Super Bowl caught in a northern weather warp
NEW YORK — Don’t tell Sam Champion that a cold weather Super Bowl was a bad idea.
As a former longtime, upbeat weatherman for ABC’s Good Morning America — who became a managing editor at The Weather Channel in December — Champion makes his living off wind chill factors, snow, ice and everything else some had anticipated for Sunday’s game. He’s giddy about the prospect of a championship played in wintry conditions and figures all the talk of chilly weather talk has been part of the NFL’s plan from the very beginning.
“I think this is exactly what the NFL wanted,” Champion says. “It’s going back to the basics of football — a game played in the elements. It’s a tough game and it’s played in tough conditions. And people want to see that.
“I think people want to go back to that tangible feel of what it’s like to have sports played out in the elements.”
This is the first time a Super Bowl will be outdoors anywhere but California or the South. And the naysayers have shaken their heads ever since that decision was made, fearing the league is leaving its showpiece event open to an all-out blitz by Mother Nature.
It didn’t help that frigid blizzard conditions blasted New York and New Jersey last week. This week, temperatures again plunged into the mid-teens, with wind chill in single digits.
Things are expected to warm by Sunday, but Champion says the dire weather lead-up to the game — prompting speculation of possible postponements to Monday or Tuesday — has already accomplished what the league wanted.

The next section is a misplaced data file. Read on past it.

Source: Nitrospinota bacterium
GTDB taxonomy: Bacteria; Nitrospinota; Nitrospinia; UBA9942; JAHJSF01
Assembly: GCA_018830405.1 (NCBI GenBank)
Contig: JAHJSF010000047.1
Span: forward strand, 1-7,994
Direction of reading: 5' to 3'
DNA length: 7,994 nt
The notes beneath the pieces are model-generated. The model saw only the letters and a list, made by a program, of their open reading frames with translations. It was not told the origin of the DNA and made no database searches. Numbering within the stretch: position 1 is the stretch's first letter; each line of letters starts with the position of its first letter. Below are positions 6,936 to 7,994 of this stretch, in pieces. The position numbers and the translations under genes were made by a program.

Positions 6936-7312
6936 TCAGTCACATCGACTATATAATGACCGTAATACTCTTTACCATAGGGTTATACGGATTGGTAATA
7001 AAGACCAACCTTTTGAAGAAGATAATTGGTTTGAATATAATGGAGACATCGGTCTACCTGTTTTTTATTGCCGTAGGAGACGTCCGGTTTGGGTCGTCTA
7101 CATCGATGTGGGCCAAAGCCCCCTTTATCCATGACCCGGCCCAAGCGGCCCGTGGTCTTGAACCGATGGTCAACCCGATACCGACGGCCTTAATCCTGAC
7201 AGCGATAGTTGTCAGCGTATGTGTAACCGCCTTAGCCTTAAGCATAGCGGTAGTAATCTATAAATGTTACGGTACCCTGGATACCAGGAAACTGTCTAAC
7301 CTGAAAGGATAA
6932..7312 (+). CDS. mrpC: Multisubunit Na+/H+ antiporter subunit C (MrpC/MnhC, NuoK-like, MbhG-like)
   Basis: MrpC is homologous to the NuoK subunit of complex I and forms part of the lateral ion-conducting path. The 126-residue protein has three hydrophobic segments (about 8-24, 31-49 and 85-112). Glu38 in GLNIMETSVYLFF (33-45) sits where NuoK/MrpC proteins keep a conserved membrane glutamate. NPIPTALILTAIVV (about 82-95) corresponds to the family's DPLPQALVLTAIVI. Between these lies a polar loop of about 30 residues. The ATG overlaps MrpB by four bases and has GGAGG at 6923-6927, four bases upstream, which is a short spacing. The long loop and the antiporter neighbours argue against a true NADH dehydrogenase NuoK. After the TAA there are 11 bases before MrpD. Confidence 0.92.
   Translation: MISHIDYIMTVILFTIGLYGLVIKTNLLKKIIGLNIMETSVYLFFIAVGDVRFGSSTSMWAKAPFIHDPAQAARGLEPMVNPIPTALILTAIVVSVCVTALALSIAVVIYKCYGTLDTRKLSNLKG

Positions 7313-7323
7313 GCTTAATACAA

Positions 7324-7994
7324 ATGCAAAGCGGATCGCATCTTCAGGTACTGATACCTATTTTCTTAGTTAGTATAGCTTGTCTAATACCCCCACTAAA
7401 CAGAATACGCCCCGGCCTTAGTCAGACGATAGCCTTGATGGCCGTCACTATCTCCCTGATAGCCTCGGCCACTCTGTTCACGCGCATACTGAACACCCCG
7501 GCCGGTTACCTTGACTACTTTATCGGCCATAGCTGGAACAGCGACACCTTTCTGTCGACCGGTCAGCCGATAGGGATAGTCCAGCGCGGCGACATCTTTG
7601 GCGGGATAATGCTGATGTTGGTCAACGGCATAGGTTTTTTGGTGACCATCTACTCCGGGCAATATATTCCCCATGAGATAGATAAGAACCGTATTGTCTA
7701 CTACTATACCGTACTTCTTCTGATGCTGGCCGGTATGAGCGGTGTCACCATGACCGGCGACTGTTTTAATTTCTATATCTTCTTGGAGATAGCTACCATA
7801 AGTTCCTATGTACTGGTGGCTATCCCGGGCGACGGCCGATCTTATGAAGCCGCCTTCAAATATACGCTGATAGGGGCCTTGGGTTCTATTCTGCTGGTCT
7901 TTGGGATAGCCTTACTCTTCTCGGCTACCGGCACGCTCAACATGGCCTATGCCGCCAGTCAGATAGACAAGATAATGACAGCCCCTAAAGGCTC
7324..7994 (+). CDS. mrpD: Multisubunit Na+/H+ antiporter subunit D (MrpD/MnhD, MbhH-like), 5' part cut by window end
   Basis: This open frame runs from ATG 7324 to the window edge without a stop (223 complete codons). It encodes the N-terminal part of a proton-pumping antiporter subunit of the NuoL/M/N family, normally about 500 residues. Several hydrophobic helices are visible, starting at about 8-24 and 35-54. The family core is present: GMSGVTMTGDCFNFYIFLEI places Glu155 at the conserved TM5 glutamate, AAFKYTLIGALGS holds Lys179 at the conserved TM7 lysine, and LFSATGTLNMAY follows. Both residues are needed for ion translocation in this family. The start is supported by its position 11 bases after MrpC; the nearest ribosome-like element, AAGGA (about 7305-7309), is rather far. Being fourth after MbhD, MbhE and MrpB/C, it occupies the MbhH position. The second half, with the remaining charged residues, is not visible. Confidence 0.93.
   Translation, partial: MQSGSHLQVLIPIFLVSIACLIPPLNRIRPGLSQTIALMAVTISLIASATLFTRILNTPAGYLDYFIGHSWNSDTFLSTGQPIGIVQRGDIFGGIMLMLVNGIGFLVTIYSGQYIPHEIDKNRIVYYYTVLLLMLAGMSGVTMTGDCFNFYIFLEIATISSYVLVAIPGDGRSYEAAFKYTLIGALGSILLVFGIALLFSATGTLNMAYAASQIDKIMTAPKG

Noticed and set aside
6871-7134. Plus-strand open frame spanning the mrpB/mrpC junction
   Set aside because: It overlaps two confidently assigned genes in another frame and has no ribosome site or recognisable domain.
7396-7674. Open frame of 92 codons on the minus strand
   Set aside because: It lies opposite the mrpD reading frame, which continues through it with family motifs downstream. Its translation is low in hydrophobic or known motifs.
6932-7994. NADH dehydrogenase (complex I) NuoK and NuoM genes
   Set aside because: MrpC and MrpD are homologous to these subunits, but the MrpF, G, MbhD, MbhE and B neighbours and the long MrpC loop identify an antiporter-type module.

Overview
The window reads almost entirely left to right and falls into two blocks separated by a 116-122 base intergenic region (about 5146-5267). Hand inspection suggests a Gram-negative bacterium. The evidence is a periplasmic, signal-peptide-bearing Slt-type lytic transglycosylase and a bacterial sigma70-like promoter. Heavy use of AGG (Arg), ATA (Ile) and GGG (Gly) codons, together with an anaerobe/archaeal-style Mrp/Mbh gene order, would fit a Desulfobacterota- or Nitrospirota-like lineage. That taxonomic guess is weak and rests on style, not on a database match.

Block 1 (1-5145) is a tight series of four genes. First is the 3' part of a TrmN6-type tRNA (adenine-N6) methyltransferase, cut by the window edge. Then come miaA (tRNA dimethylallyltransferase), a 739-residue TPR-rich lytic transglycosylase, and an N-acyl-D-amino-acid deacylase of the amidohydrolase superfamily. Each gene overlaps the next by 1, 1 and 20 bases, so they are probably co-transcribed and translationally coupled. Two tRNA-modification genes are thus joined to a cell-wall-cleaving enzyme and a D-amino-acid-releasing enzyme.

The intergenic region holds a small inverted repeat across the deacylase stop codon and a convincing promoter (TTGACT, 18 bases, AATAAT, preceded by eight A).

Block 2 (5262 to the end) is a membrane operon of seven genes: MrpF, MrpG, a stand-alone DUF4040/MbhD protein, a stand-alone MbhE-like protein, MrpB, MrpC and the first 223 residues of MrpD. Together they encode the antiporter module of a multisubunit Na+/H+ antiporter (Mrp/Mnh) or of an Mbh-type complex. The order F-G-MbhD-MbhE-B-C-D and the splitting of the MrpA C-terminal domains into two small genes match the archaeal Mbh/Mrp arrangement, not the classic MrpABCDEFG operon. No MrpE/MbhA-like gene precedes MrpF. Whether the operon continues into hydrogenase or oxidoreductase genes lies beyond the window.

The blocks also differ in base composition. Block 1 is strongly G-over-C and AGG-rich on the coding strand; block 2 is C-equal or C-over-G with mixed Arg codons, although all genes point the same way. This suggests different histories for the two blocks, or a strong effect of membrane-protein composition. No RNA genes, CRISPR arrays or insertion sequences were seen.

“You’ve got that big buzz and big buildup to the game because people are worried about what the weather is going to be like,” he says.
In fact, the game conditions themselves shouldn’t be all that terrible for the players.
Champion figures temperatures will be mainly in the low 30s — making it the coldest Super Bowl on record, though far warmer than the chilliest games in league history — little chance of rain or snow.
“It’s almost like this beautiful oasis in the middle of all we’ve been seeing,” he says. “It’s almost like the seas are parting just in time for the game.”
But it won’t exactly be balmy.
Champion warns fans will have to layer clothing, especially since the stands at Met Life Stadium tend to get damp breezes blowing in from surrounding marshlands. He doesn’t expect wind to have an impact on the game itself, but says it could make it feel up to 10 degrees colder for fans in certain seating sections.
A Woodinville, Wash.-based company, BDA Inc., is helping fans stay warm by producing 84,000 “warm welcome kits” to be placed on every stadium seat before the gates open. The company designed commemorative seat cushions the past five Super Bowls as part of a longstanding merchandising partnership with the league, But this year was asked to supply the kits — containing ear muffs, gloves, lip balm, three pairs of hand warmers, a winter hat and even a small radio.